FAQS

Q: When will my order ship?

A: Your order will be processed within 1-3 business days.

Q: I need expedited shipping, can you help?

A: Yes I can! Please contact me before placing your order so we can choose the best option for you.

Q: Do you ship internationally?

A: Yes I do! Please contact me before ordering so we can choose the best option for you.

Q: My order is a gift, can you include a special note?

A: Of course! There is a spot to leave a note during the check-out process. Be sure to indicate that your order is a gift along with your message. Messages will be written on special note cards and no pricing info will be included with the orders.

Q: Can I return an item for a refund?

A: Returns are accepted for a full refund as long as the prints are in their original condition. Shipping fees will not be refunded. Contact me to initiate the return process. I recommend using the original packing supplies to return them in and insuring them. If you are local you may contact me to set up an appointment to drop them off at my studio. Please note that if I receive damaged merchandise for a return, I will not be able to issue a refund.

My studio address:
Ryan Kapp
3729 N Ravenswood Ave
Ste 139
Chicago, IL 60613

Q: Do you wholesale your items?

A: Yes I do! Please click HERE to access my wholesale information.

Q: What is an archival pigment print?

A: Archival pigment prints are often referred to as a Giclée. They are essentially high quality, archival inkjet reproductions. Each is printed on 100% rag, archival matte heavyweight paper using pigment based archival inks. These prints have a matte surface and match the quality of screen prints.

Q: Would you feature my dog in one of your prints?

A: I just might! I am in need of good photos of different breeds, so please contact me with photos of your best canine pal. If I use them, I will give you a free print!

Q: Do you have any recommendations for framing?

1. If the print is a standard size, ready-made frames are available at a wide array of retailers. You may find decent options art supply stores, home goods stores, superstores and online retailers. Standard sizes are 8”x10”, 9”x12”, 11”x14”, 16”x20”, 18”x24”.

2. Custom framing from your local frame store.

3. Do it yourself and order the supplies at online retailers such as framesbymail.com or pictureframes.com. Use acid free materials such as mat board and foam core backing to preserve the quality of the print over time. All my prints have a white border, so save on costs by foregoing the mat and frame it right up to the edge of the paper. Online frame sites do not ship glass, so order plexi or just order the frame and foam core backing from them and go to your local art or craft store to pick up some UV resistant glass to preserve the color of the prints over time. UV resistant glass is cheaper than UV resistant plexiglas. Some online retailers don’t sell UV resistant Plexiglas. Metal frames are generally cheaper than wood and they come un-assembled, which costs less when shipping. A basic metal frame style in 9.5” x 24” size, with acid free foam core is about $40 before shipping.

4. For framing non-standard size prints in standard sized frames, have a custom mat cut with the outer dimensions of the standard frame size and the inner dimensions .5"-1" less than the size of the printed image. Ikea carries European sizes for a different range of options.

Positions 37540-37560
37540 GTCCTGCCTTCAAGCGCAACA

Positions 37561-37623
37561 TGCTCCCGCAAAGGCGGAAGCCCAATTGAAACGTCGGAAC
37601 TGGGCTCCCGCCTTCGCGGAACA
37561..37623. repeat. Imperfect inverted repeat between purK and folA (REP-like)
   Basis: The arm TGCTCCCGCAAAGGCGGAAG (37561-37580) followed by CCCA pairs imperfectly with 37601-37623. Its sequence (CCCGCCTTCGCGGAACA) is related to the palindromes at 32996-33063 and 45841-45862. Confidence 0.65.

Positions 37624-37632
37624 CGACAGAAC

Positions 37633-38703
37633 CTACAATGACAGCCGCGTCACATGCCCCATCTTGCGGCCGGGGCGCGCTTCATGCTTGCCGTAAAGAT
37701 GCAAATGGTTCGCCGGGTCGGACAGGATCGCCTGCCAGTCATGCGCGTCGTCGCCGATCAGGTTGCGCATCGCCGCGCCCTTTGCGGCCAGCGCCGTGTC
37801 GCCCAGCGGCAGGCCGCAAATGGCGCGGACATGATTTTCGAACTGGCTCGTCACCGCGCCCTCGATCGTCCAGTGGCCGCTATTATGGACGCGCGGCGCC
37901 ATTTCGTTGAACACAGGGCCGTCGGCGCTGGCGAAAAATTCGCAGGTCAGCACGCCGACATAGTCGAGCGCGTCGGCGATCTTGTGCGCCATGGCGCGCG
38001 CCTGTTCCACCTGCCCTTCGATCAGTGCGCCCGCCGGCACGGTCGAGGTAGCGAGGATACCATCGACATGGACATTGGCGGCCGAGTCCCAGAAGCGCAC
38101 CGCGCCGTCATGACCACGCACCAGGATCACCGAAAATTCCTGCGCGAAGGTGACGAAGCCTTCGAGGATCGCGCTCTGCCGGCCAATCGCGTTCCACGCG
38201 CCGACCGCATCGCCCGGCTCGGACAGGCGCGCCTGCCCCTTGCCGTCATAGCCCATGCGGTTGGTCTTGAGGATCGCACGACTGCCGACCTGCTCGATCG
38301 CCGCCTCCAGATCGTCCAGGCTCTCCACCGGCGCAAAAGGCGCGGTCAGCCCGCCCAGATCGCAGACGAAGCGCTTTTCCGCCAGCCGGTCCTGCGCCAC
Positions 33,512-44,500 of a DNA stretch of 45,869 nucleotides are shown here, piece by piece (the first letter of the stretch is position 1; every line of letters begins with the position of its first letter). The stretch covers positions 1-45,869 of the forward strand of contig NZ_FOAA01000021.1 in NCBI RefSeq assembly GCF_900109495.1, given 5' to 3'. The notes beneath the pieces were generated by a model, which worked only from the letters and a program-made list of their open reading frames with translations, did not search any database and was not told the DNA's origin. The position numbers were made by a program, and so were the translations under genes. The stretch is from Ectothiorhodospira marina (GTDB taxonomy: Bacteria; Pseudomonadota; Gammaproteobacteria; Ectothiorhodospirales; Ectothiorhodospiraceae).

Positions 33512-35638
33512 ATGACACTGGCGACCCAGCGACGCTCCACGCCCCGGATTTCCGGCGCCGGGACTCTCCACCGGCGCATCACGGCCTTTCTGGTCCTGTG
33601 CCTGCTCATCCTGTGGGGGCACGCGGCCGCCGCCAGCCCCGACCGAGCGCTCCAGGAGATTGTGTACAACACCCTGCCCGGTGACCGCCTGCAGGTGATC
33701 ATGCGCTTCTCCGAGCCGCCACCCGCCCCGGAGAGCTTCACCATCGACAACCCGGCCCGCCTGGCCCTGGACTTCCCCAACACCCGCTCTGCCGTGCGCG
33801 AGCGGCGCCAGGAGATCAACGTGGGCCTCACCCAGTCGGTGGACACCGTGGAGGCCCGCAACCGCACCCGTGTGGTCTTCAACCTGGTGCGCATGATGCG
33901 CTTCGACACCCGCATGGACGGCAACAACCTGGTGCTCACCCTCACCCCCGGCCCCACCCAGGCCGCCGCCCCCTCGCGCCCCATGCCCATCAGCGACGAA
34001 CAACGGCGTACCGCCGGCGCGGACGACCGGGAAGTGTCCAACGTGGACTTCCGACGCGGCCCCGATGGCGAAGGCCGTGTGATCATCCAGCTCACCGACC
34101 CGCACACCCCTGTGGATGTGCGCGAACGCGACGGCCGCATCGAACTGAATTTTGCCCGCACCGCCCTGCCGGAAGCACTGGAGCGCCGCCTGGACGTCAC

5. For a cost-effective and minimal option, try some Neodymium Magnets. These are sometimes called Earth Disc magnets. The 1/4" X 1/16" size works well. The magnets are super tiny discs (.25” diameter) and are very strong. Amazon.com sells them. Simply put a metal thumbtack or screw into the wall behind each corner of the print, and then place the magnet on top of each corner of the print and it will adhere to the tack/screw for a clean frame-less presentation.

Q: What is the best way to flatten prints?

1. Carefully remove the print(s) from the tube.

2. When handling the print(s) you will want to avoid touching the printed side. Oil, sweat, fingernails and dirt can make a mess of the image. Even if your hands are clean there is always oil on them, which will make visible smudges. To avoid this, leave the print(s) in the plastic sleeve they came in.

3. If you are having someone else frame them, simply leave them in the tube and the framer will flatten them when framing.

4. If you need to flatten them yourself, the best way is to unroll them and place something heavy on the corners of the print(s) to hold them flat (leave them in the plastic). You’ll want something that won’t damage them like a stack of books. Use enough books to hold the print flat but not too many that will dent the paper. Leave the books on the print(s) for a day or two, or as long as needed.

4. If you’re in a hurry to flatten them then you can use the tube to reverse roll them. This method has the potential to crease the paper so use care. Lay the tube towards the bottom edge of the print(s) so you can begin to reverse roll the print(s) around it, making sure the print edge is parallel along the entire length of the tube. The plastic will serve as a barrier to protect the print surface and make reverse rolling easier. Roll from the sealed side of the plastic toward the open side, this will keep air from getting trapped in the plastic.

5. Carefully roll the print(s) evenly and completely around the tube. Affix them with some wide rubber bands, being careful not to catch the print edges. The amount of time needed to flatten will vary.